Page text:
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OPAN

Online Physical Activity & Nutrition

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Online Physical Activity & Nutrition

Tucked away in a research lab in Parkwood Hospital, Chris Fraser is leading seated aerobics classes for people in London with a spinal cord injury (SCI). Chris is there, but the people aren’t. They’re exercising in the comfort of their own homes.

Videoconferencing exercise classes tailored for people with quadriplegia or paraplegia is an innovative research project underway with Lawson Health Research Institute’s SCI Group. Known as OPAN (Online Physical Activity and Nutrition Counselling Project), the project promotes physical activity and provides one-on-one nutrition counselling for those with a SCI.

Exercise has many benefits for those with a spinal cord injury, including the prevention of secondary health complications and improved well-being. But obtaining these benefits and overcoming barriers such as distance and access to fitness programs can be difficult without the right support. To address these issues, the SCI Research group is making in home tele-health and health one of its priority research areas.

Chris Fraser, centre, leads the class while Bonnie Chapman, left, monitors the music and Kelly Evoy, right, monitors the broadcast for technical issues. Participants can be seen on the TV screen in the background.

In the OPAN study, those with a SCI participate in real-time seated aerobics classes using a web cam and videoconferencing from their home computers. “The classes are interactive,” says instructor Chris Fraser, a registered dietitian at Parkwood Hospital and avid physical fitness instructor. “The participants can talk to me and to each other during the classes – we have fun and motivate each other.” She adds the classes are a great opportunity for social interaction, with lots of discussion before and after the classes. If participants want to discuss physical activity or nutrition counselling, Chris provides it through one-on-one videoconferencing outside of class time.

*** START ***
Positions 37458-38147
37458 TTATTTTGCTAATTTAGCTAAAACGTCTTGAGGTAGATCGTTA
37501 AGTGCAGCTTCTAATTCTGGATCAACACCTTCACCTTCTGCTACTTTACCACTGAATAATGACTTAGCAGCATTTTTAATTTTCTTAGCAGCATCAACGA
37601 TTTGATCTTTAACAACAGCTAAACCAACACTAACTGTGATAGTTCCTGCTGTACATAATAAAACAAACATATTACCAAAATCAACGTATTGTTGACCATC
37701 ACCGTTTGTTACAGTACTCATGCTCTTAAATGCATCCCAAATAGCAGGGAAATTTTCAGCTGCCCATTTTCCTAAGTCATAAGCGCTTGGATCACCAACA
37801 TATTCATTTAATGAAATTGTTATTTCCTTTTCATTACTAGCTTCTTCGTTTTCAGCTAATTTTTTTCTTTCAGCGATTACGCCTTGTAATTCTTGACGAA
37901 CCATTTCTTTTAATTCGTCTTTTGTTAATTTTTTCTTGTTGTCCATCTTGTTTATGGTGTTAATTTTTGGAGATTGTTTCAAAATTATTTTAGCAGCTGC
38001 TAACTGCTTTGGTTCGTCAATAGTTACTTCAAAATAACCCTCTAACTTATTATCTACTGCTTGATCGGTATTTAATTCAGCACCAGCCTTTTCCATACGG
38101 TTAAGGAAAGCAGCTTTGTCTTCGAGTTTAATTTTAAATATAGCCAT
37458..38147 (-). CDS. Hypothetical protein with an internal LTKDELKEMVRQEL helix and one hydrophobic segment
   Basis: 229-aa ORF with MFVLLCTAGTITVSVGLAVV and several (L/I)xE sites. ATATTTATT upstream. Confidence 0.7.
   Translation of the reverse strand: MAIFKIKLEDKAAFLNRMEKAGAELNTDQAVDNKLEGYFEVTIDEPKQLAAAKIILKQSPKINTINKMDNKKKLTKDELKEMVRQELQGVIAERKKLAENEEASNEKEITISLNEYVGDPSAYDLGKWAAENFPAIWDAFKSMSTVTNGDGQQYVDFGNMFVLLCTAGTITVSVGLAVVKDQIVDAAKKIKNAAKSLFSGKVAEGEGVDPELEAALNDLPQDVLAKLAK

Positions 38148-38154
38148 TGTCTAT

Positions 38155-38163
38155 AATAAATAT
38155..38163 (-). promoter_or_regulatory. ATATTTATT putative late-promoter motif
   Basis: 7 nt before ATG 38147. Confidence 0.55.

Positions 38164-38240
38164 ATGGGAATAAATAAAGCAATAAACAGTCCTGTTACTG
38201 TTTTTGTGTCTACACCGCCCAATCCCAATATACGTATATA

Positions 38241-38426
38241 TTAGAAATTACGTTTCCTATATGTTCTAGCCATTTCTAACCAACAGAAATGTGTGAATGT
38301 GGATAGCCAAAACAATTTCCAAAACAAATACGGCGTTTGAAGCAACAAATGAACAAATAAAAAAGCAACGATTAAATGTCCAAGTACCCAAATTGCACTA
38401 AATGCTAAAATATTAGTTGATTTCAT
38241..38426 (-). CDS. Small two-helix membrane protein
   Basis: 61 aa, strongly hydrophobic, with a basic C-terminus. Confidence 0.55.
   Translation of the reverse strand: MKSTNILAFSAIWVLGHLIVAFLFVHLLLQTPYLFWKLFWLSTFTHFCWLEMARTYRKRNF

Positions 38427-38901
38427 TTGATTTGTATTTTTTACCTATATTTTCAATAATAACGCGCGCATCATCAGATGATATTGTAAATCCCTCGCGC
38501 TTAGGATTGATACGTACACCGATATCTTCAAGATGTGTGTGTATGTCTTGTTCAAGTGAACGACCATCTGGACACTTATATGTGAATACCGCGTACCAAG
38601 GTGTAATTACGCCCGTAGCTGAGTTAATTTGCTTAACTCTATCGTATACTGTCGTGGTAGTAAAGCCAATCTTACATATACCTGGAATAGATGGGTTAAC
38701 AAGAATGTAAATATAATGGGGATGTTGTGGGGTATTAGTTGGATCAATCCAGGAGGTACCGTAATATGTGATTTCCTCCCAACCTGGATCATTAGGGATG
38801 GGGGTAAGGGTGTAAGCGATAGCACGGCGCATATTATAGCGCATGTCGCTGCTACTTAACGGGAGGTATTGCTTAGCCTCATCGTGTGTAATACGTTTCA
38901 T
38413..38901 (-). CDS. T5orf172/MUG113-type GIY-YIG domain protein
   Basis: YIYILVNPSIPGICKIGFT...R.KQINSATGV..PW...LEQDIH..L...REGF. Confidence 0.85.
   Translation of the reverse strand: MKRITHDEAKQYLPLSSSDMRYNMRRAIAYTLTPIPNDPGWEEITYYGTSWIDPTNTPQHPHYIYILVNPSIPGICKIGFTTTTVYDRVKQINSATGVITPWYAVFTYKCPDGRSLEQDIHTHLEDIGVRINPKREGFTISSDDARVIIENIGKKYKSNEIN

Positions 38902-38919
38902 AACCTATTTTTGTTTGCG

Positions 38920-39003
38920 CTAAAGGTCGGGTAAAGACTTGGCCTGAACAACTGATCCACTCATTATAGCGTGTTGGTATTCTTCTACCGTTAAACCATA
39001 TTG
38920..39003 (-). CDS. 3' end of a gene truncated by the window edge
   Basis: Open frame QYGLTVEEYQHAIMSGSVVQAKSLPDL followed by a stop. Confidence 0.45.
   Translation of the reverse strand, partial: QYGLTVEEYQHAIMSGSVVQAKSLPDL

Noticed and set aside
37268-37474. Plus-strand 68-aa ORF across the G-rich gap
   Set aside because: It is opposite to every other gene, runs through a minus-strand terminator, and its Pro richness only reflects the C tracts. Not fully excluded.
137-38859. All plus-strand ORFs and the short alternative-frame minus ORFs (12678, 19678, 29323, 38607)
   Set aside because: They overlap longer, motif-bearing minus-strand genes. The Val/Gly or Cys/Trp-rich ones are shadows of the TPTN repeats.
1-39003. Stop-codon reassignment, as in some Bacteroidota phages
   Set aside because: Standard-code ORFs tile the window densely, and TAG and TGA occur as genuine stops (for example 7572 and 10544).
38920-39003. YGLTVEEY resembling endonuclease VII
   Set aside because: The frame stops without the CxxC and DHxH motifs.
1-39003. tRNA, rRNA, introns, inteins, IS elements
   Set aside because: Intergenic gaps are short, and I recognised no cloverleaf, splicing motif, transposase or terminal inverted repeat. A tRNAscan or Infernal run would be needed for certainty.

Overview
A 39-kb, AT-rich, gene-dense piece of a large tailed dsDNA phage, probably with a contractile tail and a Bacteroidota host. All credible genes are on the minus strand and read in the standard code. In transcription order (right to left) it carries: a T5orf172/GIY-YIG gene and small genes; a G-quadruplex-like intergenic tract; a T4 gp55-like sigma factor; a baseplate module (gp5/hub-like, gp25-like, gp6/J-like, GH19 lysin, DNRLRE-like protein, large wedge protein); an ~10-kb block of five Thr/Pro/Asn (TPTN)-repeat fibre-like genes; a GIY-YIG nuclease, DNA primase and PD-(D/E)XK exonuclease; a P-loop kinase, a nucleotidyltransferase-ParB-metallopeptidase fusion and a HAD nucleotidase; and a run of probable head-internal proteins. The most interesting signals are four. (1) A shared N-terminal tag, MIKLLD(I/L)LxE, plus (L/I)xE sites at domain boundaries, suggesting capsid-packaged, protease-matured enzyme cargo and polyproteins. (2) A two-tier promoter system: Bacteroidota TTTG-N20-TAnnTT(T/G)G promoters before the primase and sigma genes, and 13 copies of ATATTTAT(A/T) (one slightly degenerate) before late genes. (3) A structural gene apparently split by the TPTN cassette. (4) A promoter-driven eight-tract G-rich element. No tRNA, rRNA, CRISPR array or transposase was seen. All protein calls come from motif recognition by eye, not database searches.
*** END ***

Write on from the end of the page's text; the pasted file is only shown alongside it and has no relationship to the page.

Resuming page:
Participants are closely monitored during the workout, through heart rate and blood pressure monitors provided by the study.

For each segment of the study the classes are offered twice a week for nine weeks. After the segment, participants receive a USB drive with a recording of the classes so they can continue exercising on their own.

Participants are surveyed regularly to determine if the OPAN classes are increasing their physical activity outside of the classes. Feedback reflects the success of this study. including, “I love having accessibility to a program like this – it makes me exercise more,” and “It’s very encouraging how these classes are increasing my stamina.”

The SCI Research Group developed the OPAN study in collaboration with SCI Action Canada, and with funding from the Rick Hansen Institute.

Once the feasibility of OPAN is determined, the SCI group hopes to offer the program more broadly to those with a SCI injury.

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